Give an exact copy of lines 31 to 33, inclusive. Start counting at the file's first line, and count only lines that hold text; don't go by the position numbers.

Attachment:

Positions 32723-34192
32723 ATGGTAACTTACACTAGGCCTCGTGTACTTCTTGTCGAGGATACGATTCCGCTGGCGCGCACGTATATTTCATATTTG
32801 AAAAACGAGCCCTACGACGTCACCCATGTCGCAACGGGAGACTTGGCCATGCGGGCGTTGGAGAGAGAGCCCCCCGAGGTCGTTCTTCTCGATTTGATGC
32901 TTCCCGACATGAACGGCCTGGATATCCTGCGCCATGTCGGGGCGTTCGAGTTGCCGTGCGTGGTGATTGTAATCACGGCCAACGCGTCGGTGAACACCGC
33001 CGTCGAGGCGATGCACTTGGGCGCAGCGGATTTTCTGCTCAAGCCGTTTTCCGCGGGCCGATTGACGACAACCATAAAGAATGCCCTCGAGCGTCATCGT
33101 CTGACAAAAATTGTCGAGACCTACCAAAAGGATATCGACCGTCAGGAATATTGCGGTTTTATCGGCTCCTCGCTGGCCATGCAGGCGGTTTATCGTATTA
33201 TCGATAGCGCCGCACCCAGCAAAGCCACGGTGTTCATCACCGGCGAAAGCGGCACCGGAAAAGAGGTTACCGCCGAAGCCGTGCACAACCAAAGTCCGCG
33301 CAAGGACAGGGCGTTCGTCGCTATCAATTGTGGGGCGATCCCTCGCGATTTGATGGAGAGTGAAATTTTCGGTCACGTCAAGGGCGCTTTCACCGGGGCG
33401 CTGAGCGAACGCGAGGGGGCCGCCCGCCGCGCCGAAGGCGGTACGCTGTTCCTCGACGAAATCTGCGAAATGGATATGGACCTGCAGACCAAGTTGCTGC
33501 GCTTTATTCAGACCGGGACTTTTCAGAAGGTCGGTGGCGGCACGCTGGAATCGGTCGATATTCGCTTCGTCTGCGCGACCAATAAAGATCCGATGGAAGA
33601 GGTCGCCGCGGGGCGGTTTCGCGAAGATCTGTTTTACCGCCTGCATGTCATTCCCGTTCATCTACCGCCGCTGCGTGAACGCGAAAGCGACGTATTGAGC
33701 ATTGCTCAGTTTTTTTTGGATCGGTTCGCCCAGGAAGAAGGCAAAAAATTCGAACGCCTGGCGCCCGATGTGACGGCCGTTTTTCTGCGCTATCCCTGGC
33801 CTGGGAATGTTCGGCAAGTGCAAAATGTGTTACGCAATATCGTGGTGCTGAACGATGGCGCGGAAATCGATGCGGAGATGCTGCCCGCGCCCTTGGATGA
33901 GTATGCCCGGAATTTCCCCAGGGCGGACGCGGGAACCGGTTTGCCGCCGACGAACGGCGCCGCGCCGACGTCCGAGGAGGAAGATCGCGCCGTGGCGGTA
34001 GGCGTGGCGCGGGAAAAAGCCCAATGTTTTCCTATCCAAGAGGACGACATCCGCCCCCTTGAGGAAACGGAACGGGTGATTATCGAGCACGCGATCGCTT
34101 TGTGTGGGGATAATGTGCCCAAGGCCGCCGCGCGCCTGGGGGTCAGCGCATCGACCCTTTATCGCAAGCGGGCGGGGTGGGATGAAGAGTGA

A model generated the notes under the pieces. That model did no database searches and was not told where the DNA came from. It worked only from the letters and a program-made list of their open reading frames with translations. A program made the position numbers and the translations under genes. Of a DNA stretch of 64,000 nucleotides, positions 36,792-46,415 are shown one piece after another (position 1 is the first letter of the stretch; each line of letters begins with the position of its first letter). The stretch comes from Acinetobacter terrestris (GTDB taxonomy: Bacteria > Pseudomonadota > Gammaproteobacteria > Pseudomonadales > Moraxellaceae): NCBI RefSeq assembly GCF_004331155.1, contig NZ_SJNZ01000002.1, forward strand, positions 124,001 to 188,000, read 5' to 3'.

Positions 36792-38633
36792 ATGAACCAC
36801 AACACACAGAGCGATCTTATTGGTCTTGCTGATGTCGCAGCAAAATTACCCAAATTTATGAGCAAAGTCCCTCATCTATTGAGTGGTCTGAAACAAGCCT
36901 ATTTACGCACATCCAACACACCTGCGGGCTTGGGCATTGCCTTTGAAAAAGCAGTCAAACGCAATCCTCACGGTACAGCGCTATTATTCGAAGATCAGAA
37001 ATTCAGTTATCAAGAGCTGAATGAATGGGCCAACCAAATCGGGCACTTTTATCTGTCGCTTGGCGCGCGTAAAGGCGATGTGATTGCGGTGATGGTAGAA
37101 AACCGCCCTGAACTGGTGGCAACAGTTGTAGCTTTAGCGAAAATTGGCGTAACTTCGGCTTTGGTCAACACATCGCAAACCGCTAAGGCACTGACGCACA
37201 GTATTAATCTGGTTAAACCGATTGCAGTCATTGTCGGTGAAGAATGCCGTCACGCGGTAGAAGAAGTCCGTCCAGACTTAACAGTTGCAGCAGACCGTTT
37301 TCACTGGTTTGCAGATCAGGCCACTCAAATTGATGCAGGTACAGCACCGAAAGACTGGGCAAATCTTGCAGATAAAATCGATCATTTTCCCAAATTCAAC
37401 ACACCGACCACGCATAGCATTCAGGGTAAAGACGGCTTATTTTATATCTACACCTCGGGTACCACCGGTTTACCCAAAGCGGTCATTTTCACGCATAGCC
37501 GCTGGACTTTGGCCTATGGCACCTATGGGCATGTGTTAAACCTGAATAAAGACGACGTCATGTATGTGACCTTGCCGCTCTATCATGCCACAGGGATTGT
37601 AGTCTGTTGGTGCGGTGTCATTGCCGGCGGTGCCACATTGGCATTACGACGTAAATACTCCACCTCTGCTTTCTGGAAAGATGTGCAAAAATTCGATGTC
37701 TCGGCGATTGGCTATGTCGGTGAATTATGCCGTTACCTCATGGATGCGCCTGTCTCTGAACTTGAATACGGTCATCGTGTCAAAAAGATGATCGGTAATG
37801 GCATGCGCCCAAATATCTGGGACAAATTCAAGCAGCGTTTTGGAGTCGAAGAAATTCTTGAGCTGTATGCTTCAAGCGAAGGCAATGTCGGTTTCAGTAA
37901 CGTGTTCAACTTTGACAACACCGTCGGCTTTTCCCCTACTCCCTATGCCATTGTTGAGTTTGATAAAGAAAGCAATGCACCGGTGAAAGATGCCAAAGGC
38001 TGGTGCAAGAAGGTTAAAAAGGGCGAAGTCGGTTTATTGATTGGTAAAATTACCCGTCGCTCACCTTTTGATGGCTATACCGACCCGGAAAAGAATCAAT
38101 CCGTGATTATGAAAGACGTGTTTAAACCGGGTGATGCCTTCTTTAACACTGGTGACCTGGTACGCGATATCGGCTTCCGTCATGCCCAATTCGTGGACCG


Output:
37901 CGTGTTCAACTTTGACAACACCGTCGGCTTTTCCCCTACTCCCTATGCCATTGTTGAGTTTGATAAAGAAAGCAATGCACCGGTGAAAGATGCCAAAGGC
38001 TGGTGCAAGAAGGTTAAAAAGGGCGAAGTCGGTTTATTGATTGGTAAAATTACCCGTCGCTCACCTTTTGATGGCTATACCGACCCGGAAAAGAATCAAT
38101 CCGTGATTATGAAAGACGTGTTTAAACCGGGTGATGCCTTCTTTAACACTGGTGACCTGGTACGCGATATCGGCTTCCGTCATGCCCAATTCGTGGACCG